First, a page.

The Force of a trade mark – Lucasfilm takes action against third party application for ‘theforceawakens

The recent ATMO decision of Lucasfilm Ltd LLC v Stephen Muller [2018] ATMO 13  (http://www8.austlii.edu.au/cgi-bin/viewdoc/au/cases/cth/ATMO//2018/13.html,) involved opposition by Lucasfilm Ltd LLC to an application for ‘theforceawakens’ filed by Mr Stephen Muller. The opposed application covered a variety of beverage products in Class 32.  The decision suggests that pre-launch marketing can amass to such a degree that a third party’s adoption of the promoted mark may have an inherently confusing connotation. The launch of new movies, music albums, video games and books, food and beverages are some of the products that this could apply to.

Lucasfilm pursued numerous opposition grounds, but ultimately was successful on the ‘connotation ground’ under Section 43 of the Trade Marks Act. This ground requires that an application for the registration of a trade mark in respect of particular goods or services must be rejected if, because of some connotation that the trade mark or a sign contained in the trade mark has, the use of the trade mark in relation to those goods or services would be likely to deceive or cause confusion.

The case shows the enormous extent of pre-launch movie activities that can occur, and which in this case enabled Lucasfilm to prevent registration of an offending mark which encompassed the title of its seventh Star Wars movie.

In support of the opposition, Lucasfilm filed details of its ‘Star Wars’ franchise, including numerous films, animated TV series, comic books, and associated merchandise over more than 30 years.  Its trade mark portfolio notably included trade mark registrations in Australia for ‘THE FORCE AWAKENS’, as this was the title of the seventh Star Wars film it produced.

The title of THE FORCE AWAKENS was announced on 6 November 2014 and there was much media hype around the movie.

Lucasfilms’ evidence demonstrated:

  • there were multiple retail and promotional events associated with the movie
  • there was a worldwide ‘unboxing’ on 4 September 2015 and over $2 million in merchandise was sold in Australia
  • the movie launch was described in reports as a ‘record-breaking retail event’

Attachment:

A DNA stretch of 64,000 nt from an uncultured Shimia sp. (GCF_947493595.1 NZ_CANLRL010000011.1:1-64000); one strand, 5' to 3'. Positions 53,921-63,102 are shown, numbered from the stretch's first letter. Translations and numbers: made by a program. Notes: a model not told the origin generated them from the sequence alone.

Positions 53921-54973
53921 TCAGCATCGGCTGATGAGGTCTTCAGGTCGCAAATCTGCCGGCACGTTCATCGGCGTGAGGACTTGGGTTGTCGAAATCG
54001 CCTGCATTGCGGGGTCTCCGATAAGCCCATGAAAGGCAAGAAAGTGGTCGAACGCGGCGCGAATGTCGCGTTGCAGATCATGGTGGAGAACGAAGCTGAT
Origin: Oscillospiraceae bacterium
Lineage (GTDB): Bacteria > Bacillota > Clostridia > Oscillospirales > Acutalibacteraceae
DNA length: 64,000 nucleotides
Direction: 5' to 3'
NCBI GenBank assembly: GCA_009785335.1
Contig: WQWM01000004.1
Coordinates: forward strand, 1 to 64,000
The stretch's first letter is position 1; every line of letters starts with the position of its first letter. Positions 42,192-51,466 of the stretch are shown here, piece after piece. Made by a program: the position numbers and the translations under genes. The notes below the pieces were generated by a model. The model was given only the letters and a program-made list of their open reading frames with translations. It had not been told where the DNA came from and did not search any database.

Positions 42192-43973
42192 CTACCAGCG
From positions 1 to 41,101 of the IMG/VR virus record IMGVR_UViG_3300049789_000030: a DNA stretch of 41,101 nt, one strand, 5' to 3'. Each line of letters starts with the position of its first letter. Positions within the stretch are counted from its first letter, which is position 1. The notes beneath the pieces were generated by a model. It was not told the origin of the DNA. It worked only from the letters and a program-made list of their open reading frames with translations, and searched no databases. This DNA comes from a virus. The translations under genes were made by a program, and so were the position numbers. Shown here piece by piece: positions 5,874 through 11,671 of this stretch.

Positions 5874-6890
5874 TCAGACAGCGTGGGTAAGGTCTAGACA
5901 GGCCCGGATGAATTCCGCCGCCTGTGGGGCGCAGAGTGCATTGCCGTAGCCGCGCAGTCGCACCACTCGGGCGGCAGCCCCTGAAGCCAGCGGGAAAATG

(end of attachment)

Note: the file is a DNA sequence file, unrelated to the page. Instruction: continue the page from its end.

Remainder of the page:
• a range of pre-launch merchandise included soft drinks and other beverage
  • use of THE FORCE AWAKENS on beverage containers

The Lucasfilm declarant declared that ‘it is common for major movie producing companies to widely merchandise and license the use of movie titles in relation to product. This leverages equity in the movie title’.

Notably, Mr Muller’s evidence appeared to be scant, and there was no actual evidence tendered to show use or intended use of the ‘theforceawakens’ mark by him.

Lucasfilm submitted that given the high level of pre-release promotional activity and public interest, a ‘reasonable and honest trader’ would have known that the name ‘The Force Awakens’ was associated with Lucasfilm when Muller filed his mark ‘theforceawakens’.

The Hearings Officer agreed with the Lucasfilm contention that by virtue of its activities, pre-release publicity and the public interest, use of the ‘theforceawakens’ mark would likely deceive or cause confusion because of the connotation conveyed by the mark – that is, that it has a direct association with the Opponent’s movie, ‘The Force Awakens’.

Lucasfilm referenced the Braveheart decision  (http://www8.austlii.edu.au/cgi-bin/viewdoc/au/cases/cth/ATMO/2018/13.html#fn16), in which it was decided that:

“On the undisputed evidence, BRAVEHEART now has significant currency as the name of one of the most successful films of late 1990s. That film has had exceptional critical and popular success and the publicity associated with its acclaim has also been exceptional. On this basis, I think it is very clear that the trade mark BRAVEHEART THE MUSICAL, dominated as it is by the word BRAVEHEART, will openly give rise to a connotation of the film BRAVEHEART. The remaining words — THE MUSICAL — do not detract from that connotation. On the contrary, it seems to me that the overall connotation likely to be imparted to a substantial portion of the Australian public by the trade mark BRAVEHEART THE MUSICAL is that the makers of the film BRAVEHEART are now presenting (by way of a musical production) or promoting (by way of T-shirts or caps) a musical version of the story previously unfolded in the film”.

The Hearings Officer concluded that the The Force Awakens film  ‘had exceptional critical and popular success and the publicity associated with its acclaim has also been exceptional’.

On this basis, it was found that the opposed mark clearly connoted the Star Wars film ‘The Force Awakens’.The lack of spacing between the words in the opposed mark did not detract from that connotation as they were virtually the same. Accordingly, the Hearings Office concluded that a substantial portion of the Australian public was aware of THE FORCE AWAKENS when the application was filed by Mr Muller, and the mark would therefore connote an association with Lucasfilm’s film, ‘The Force Awakens’.  As it would connote the film, this would give rise to a real likelihood that consumers may mistakenly consider that the beverages were in some way approved or licensed by the Opponent or had come from the same source.

The application was rejected under the ‘connotation’ ground and costs were awarded against the applicant.

This case shows that a substantial reputation can amass in a short time frame for blockbuster movie titles through pre-launch activities, substantial merchandising, and wide media hype Such a substantial reputation can be used to prevent third parties from benefitting.

 

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